The world’s first single-chip millimeter digital radial modulator will take advantage of 5G capabilities

Credit: University of Michigan

The first single-chip integrated digital beam modulator (MMW), created by electrical and computer engineers at the University of Michigan, opens new possibilities in high-frequency 5G communication. This technology can be used to improve vehicle-to-vehicle communication, autonomous driving, satellite internet, and national defense, to name a few.

Beamforming allows the device sending the signals to direct them in a specific direction, instead of radiating the signals in all directions – which can lead to significant interference and loss of efficiency. It is an essential technology for MMW communication, which occurs at a relatively high frequency (usually between 24GHz and 100GHz). This high-frequency connection allows for high speed data transmission, which is one of the main advantages of 5G.

Analog beamforming was a standard approach for researchers, but Professor Michael Flynn was researching a digital approach to exploit advantages such as large-scale beamforming, high-fidelity beam patterns, flexibility, and the ability to generate multiple beams simultaneously.

“With an analog beam configuration, you can only hear one thing at a time,” Flynn said. “But there are a number of new apps where you want to listen to multiple things at the same time, and quickly switch between them.”

For example, Flynn could imagine using digital beamforming technology on drones sent to disaster areas to provide emergency internet to people in trouble. Likewise, there are plans to launch satellites into space in order to provide internet to people who live outside cities, where internet access can be intermittent or non-existent. Having phones with digital wireless beamforming capability would provide individuals with more reliable access to the Internet.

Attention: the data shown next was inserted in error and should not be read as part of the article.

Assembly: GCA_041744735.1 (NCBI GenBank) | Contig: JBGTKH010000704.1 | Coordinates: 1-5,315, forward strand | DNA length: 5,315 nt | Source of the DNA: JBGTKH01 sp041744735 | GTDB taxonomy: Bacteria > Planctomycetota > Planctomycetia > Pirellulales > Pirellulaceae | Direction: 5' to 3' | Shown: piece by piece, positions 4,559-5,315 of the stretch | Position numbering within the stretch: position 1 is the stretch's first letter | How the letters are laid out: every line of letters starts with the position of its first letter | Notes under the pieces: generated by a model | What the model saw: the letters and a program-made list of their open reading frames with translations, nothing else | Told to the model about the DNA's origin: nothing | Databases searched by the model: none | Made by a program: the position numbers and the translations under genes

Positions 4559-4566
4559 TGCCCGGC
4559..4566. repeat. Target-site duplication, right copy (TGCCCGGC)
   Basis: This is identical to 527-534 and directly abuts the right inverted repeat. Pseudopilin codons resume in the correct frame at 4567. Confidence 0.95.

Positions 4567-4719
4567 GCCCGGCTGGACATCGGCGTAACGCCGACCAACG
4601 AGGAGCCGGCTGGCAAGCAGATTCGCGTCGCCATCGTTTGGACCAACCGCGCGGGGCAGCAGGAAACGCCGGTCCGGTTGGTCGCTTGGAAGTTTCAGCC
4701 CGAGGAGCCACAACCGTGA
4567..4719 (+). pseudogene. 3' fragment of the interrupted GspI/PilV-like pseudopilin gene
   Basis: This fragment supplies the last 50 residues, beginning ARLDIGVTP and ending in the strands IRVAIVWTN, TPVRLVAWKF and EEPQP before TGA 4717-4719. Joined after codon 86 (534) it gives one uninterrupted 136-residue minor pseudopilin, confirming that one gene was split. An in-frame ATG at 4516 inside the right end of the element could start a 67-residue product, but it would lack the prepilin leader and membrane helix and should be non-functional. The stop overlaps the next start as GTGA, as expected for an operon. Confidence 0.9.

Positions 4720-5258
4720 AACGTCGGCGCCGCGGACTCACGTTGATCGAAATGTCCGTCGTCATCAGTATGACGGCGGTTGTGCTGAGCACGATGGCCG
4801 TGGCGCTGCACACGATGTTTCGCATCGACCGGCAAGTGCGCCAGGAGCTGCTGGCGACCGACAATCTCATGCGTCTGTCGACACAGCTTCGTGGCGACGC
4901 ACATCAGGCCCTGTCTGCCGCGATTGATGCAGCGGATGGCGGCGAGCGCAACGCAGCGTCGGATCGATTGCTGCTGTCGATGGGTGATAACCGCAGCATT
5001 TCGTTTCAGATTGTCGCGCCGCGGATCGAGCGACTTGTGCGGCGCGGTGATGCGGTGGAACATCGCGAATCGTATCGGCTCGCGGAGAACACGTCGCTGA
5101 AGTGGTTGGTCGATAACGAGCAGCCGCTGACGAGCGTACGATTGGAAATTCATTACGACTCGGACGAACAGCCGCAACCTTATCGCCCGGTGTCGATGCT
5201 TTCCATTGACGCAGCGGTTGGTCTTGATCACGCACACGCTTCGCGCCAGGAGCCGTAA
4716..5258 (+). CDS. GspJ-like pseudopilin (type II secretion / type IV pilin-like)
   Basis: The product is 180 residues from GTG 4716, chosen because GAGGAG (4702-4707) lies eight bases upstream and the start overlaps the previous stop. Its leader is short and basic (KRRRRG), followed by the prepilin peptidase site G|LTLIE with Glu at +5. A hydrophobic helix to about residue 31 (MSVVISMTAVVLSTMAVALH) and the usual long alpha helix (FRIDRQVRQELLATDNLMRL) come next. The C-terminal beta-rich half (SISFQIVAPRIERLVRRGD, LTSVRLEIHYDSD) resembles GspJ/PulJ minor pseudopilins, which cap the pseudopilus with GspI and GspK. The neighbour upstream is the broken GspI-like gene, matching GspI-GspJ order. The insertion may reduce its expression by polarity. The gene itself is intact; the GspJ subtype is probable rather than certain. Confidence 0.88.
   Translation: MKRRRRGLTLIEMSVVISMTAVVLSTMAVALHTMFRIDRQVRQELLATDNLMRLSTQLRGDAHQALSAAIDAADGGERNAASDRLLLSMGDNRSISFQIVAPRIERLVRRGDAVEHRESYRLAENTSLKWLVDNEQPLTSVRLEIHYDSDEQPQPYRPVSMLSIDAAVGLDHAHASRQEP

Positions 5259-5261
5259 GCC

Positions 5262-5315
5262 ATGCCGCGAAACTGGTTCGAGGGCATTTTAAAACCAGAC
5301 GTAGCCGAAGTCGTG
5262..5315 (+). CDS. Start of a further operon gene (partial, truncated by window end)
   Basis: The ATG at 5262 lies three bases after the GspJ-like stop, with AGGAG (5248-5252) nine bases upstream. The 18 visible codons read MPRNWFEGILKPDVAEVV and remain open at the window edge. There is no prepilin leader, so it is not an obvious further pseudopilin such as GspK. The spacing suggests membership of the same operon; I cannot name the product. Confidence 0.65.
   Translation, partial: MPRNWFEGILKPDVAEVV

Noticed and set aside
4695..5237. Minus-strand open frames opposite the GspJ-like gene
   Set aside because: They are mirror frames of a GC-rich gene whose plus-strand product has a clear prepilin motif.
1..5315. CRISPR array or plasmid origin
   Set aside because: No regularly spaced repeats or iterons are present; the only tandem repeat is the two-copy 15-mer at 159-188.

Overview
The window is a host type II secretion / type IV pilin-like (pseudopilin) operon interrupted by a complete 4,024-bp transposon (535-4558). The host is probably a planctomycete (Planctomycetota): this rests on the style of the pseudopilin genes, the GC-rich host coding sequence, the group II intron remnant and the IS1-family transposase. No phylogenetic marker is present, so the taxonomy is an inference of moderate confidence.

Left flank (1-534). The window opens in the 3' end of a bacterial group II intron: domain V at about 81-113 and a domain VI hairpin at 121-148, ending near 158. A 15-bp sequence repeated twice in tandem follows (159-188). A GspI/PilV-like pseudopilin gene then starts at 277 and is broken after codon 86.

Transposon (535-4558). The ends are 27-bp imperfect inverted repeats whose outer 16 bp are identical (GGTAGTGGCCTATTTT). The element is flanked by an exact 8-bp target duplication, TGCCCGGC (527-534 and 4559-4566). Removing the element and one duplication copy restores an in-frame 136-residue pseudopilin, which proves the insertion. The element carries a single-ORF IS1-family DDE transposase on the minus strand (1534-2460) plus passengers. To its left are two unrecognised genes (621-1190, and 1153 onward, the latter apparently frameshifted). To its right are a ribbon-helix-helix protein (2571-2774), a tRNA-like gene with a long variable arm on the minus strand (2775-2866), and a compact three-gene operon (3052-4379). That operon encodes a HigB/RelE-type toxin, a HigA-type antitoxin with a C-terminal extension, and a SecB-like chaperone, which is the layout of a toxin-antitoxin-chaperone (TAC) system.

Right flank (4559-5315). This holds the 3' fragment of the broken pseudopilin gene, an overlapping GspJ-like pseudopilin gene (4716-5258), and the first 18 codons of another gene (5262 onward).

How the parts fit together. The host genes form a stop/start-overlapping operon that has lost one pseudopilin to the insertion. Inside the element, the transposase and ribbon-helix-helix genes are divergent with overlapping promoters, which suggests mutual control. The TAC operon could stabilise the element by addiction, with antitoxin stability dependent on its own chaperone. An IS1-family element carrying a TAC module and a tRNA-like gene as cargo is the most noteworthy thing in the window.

The world's first single-chip millimeter digital radial modulator will take advantage of 5G capabilities

The student-generated test setup includes a small anechoic chamber and a mechanical device to move the beamformer in order to test its accuracy. Credit: University of Michigan

Flynn and his group built a 28GHz MMW digital beam converter, with a specially designed antenna assembly consisting of 16 antennas in one integrated circuit.

It is the first to know MMW system. Partly because it is a single chip, its power and size are better than current digital systems in terms of size. Because it is digital, the signal can be directed in any direction, and it can be “heard” from four different directions simultaneously.

This means, for example, that the device can track four planes or connect to four satellites at the same time.

Flynn was impressed with the students’ ability to engage not only with the latest research that led to the new technology, but also their willingness to engage with things like , Which was an important part of getting everything working together.

“This segment represents more than seven years of work by multiple generations of graduate students,” Flynn said.

Current and recent graduate students included Rondau Law, Kristen Weston, Daniel Weir and Fred Buehler, who co-authored the paper, “A 16-Element Integrated 28GHz Digital Beamformer with In-Pack 4 × 4 Correction Antenna Kit and 64 Pass Continuous-scale delta sigma ADCs sub.

“People never stop seeking better and better communication,” said PhD student Luo. “Millimeter wave digital beamforming could be a game-changer in the 5G world.”

Antenna system has ten times the data transmission and reception rates

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